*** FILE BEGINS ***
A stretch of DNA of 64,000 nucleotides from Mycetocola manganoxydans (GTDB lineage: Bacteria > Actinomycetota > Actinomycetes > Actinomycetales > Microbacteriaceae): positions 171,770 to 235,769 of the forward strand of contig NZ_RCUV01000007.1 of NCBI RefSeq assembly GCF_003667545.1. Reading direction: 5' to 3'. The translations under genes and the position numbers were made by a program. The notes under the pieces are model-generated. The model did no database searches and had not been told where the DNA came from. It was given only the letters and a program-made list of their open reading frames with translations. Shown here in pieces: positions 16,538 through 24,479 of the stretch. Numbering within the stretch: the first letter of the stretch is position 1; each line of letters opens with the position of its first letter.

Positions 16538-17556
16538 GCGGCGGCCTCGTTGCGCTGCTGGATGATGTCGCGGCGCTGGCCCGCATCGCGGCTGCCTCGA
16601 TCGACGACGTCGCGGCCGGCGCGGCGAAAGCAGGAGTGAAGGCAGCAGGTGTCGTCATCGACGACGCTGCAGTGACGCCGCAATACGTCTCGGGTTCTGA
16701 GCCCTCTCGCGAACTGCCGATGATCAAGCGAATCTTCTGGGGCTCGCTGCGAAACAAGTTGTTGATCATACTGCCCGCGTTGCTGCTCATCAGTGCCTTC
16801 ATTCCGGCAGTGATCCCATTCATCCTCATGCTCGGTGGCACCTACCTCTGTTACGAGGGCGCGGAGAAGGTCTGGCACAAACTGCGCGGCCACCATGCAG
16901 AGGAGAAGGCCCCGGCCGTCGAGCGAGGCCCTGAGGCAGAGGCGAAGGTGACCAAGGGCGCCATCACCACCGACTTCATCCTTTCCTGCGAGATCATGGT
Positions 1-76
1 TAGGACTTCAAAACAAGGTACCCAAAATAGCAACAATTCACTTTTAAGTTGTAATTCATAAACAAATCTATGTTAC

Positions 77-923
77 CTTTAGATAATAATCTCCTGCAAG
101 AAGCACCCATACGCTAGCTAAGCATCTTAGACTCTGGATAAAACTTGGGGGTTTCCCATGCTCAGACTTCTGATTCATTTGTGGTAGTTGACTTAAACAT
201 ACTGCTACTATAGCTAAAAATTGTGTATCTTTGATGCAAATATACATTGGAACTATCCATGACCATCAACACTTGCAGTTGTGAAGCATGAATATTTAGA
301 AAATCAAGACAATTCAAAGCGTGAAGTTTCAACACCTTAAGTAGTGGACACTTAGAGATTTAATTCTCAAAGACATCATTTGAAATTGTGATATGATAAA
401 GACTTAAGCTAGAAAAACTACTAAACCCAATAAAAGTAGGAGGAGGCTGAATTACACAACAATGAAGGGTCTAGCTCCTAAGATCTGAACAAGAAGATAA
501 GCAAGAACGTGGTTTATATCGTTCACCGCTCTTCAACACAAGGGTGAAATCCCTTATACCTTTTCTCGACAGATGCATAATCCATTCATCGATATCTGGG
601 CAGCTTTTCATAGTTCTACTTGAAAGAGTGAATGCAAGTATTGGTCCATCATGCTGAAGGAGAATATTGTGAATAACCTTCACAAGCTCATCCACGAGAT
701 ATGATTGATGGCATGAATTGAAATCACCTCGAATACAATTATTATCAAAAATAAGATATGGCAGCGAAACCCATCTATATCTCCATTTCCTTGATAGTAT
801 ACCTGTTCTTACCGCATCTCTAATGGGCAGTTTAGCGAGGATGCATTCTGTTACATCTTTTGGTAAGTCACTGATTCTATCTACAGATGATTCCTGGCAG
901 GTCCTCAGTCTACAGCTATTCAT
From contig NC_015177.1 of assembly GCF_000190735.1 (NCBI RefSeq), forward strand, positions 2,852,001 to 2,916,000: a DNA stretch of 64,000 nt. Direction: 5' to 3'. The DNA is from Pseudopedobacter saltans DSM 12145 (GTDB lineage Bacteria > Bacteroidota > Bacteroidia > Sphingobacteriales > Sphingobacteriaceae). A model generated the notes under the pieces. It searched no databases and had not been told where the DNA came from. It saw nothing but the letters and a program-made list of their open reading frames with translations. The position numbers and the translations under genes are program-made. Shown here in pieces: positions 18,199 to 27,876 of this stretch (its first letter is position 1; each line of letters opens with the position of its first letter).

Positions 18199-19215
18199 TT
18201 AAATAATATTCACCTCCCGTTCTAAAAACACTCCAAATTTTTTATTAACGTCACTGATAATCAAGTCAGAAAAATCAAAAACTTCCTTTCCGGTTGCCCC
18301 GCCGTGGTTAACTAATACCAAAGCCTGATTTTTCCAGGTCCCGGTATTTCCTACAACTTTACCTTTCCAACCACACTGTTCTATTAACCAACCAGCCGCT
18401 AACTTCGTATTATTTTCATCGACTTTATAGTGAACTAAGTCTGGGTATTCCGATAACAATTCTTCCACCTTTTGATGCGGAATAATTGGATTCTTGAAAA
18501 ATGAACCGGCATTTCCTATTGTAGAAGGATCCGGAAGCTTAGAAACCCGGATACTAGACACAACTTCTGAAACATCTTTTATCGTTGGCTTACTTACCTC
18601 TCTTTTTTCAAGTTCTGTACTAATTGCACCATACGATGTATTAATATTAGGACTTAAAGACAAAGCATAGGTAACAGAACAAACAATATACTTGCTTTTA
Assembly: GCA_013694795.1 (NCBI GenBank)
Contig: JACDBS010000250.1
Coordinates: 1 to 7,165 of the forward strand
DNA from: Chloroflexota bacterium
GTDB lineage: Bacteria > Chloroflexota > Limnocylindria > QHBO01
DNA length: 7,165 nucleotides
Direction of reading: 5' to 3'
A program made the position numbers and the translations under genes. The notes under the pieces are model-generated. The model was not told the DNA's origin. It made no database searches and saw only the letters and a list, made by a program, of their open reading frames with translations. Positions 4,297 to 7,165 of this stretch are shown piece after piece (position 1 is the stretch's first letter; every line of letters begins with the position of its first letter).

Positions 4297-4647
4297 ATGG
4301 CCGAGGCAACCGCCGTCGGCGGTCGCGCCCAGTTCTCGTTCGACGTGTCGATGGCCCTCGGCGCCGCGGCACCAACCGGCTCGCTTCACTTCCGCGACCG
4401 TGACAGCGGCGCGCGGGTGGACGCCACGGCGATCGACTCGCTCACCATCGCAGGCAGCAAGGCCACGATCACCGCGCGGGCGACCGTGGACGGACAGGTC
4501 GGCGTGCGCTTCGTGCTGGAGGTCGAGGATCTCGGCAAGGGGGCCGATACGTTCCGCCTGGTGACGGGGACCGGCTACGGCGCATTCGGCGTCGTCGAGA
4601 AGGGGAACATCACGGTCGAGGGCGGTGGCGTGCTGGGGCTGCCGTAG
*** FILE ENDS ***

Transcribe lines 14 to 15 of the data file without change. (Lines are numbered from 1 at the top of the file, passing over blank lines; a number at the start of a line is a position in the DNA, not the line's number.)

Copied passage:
301 AAATCAAGACAATTCAAAGCGTGAAGTTTCAACACCTTAAGTAGTGGACACTTAGAGATTTAATTCTCAAAGACATCATTTGAAATTGTGATATGATAAA
401 GACTTAAGCTAGAAAAACTACTAAACCCAATAAAAGTAGGAGGAGGCTGAATTACACAACAATGAAGGGTCTAGCTCCTAAGATCTGAACAAGAAGATAA